For the majority of Corbyn’s middle-class support base – drawn to the idea of a ‘popular uprising’ as an emblem of their opposition to neoliberalism, but unfamiliar, to say the least, with its ideological connotations – their first real political encounter with the working class will come only during the next general election campaign (assuming Corbyn wins and remains leader up to 2020), in which Labour is likely to perform very poorly. Filtered through the distorted lens of Corbynism, this encounter will probably lead to the incorrect conclusion that society’s disadvantaged groups have little interest in genuine socio-economic change, and deepen the flawed belief in false consciousness among Corbyn supporters.

Attaching social movement theory to the Corbyn project is therefore an illusion, and perhaps a dangerous one, insofar as it suggests that Corbynism heralds the emergence of an agenda – that is, of working-class empowerment – that Corbyn is largely indifferent to.

As Bolton argues, Corbynism for most of its supporters is ‘a simulation of a social movement – a form of clicktivism, of gesture politics based on an identification with “what Jeremy stands for”’.  Essentially, Corbynism is built on the back of, and not in opposition to, the individualisation of social, political and economic life.  His supporters consistently report that backing Corbyn simply makes them ‘feel good’.  This is one of the key conclusions of Helen Lewis’ extensive conversations with Corbyn supporters on social media platforms.  Lewis argues that ‘presenting the [Corbyn versus Owen Smith] contest as “principles vs power” flatters [Corbyn] enormously.  No one feels good about casting a vote for power over principles’.

Corbyn’s leadership, for one activist writing in The Guardian, means ‘no more putting a cross in a box next to the lesser of two evils’.  The clear implication is that a vote for Corbyn matters more as a statement of personal conviction than it does as an attempt to change society via the democratic process.  Similarly, Sam Wolfson, editor of left-leaning news website Vice, declares that ‘Owen Smith makes me hate myself’; he realises that Corbyn’s leadership has failed, but is wary of ‘the misery of pragmatism’ that supporting Owen Smith apparently signifies.  ‘Please,’ Wolfson begs, ‘help me find a way to feel good about my vote’.

It is no surprise that the children of Thatcherism (and indeed Blairism) make up such a large proportion of the Corbyn support base. Individualist attitudes are ingrained.  They appear to support radical change in the form of Corbynism, but this does not necessarily translate into the collectivist sentiment that has always underpinned socialism in terms of both an organising ideal and a governing philosophy.

Corbynism clearly lacks the raw intellectual and emotional material from which social movements are made. Like its bête noire Blairism, it is probably more soundly understood as part of a Polanyian first movement, insofar as it perpetuates the dis-embedding of the political marketplace from social relations.  Yet Corbyn is not simply trading a suite of policies that we may – or may not – choose to invest our votes in.  He sells instead the very idea of a Polanyian counter-movement, although Corbynism is, almost by definition, set up in opposition to the notion of re-embedding the political marketplace in the actually-existing social realm, insofar as the working class cannot be trusted to lead the socialist project.  Indeed, by commodifying an untradeable good, the social, Corbynism may not simply be perpetuating the first movement of marketised politics, but also obscuring its intensification.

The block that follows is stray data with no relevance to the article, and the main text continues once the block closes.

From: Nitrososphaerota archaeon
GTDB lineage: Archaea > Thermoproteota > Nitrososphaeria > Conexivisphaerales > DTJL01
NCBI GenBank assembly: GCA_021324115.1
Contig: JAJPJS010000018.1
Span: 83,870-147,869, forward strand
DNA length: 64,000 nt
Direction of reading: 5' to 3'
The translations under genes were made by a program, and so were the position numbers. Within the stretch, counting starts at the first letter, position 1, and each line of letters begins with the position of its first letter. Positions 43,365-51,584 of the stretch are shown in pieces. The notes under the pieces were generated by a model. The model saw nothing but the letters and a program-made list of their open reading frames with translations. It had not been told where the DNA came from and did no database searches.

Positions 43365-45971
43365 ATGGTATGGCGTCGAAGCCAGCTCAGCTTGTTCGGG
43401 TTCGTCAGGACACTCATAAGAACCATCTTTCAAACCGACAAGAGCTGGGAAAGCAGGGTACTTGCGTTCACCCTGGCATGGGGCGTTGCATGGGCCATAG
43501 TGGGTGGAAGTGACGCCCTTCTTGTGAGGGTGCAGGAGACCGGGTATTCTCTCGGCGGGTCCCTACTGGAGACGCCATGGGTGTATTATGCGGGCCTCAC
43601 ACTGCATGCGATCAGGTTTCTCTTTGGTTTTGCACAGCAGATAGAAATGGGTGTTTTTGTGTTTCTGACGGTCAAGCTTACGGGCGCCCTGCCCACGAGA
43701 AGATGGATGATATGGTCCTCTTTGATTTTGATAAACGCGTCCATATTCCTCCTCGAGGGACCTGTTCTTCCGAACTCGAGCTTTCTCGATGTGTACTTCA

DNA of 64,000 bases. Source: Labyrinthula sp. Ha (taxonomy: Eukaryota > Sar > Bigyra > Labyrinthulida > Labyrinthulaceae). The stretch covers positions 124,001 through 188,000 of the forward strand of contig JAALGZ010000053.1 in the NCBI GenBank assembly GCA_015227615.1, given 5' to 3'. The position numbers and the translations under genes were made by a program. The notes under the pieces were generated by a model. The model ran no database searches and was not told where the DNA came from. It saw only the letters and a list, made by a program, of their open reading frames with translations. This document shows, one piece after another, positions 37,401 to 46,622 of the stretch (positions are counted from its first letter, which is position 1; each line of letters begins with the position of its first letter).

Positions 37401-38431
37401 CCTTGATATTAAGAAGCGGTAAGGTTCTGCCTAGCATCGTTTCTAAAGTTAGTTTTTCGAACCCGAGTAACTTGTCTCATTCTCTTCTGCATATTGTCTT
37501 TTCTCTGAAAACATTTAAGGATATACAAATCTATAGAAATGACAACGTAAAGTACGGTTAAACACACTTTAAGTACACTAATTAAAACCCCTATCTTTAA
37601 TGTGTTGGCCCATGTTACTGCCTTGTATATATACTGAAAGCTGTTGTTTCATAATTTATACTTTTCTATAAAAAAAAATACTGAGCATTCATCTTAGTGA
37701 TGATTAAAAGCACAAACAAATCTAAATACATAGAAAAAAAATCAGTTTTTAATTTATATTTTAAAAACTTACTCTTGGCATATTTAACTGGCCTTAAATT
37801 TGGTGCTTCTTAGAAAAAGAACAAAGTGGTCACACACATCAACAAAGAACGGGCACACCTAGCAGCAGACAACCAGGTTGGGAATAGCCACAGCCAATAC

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Categories: SPERI Comment | Tags: , , , , , , | 8 comments

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Comments (8)

  1. If it turned out that Corbynism wasn’t primarily a Southern, metropolitan phenomenon, would this argument still stand? Recent polling suggests that Corbyn is more popular amongst older voters and in the North – http://www.independent.co.uk/voices/jeremy-corbyn-yougov-poll-labour-leadership-election-owen-smith-landslide-victory-win-higher-numbers-a7218016.html

    • Thanks for your comment Will. I have a number of responses.

      1. When you say ‘more popular’, you mean more popular than Owen Smith (the polls you cite only compare Corbyn and Smith). That doesn’t tell us a great deal. It’s also rather obvious conclusion one can draw from being active in then party up here.

      So It doesn’t really impinge on my argument. Smith’s soft-left Blairism is just as much a metro-left phenomenon.

      2. Labour’s membership is now dominated by Londoners. Even if Corbyn’s lead over Smith is not huge in the capital, the broader point is that Corbyn supporters are overwhelmingly based in London. But my.post isn’t just about London. There is clearly a lot of support for Corbyn in big Northern cities too. Predominantly younger people.

      3. I agree that Corbyn paradoxically also leads among older Labour members (especially returners), those who pre-date New Labour. Their are cleavages within Corbynism – I will write about this in my next post, so please stay tuned! The main one is between younger, London-based clicktivists, and an older rump of craft trade unionists (acknowledging that Unite has gobbled up many of the craft unions). The former is a larger group, but the latter is stronger and more committed.

      4. Finally, to reiterate, the survey you cite is of Labour members only. Not unreasonable to suggest that Labour-voting Corbyn supporters are far more likely to also be party members than Labour-voting Smith supporters. But the latter are significantly more likely to be Northern and of child-rearing age.

  2. I enjoyed your post! A few remarks:

    I have always had doubts about Polanyi’s concept of fictitious commodities and its explanatory value. I grant that some commodities have peculiarities which affect how the respective market transactions behave, but are these behavioural peculiarities sufficiently similar that grouping them under one term is explanatory helpful? Your example of financial products and land does not help in this regard.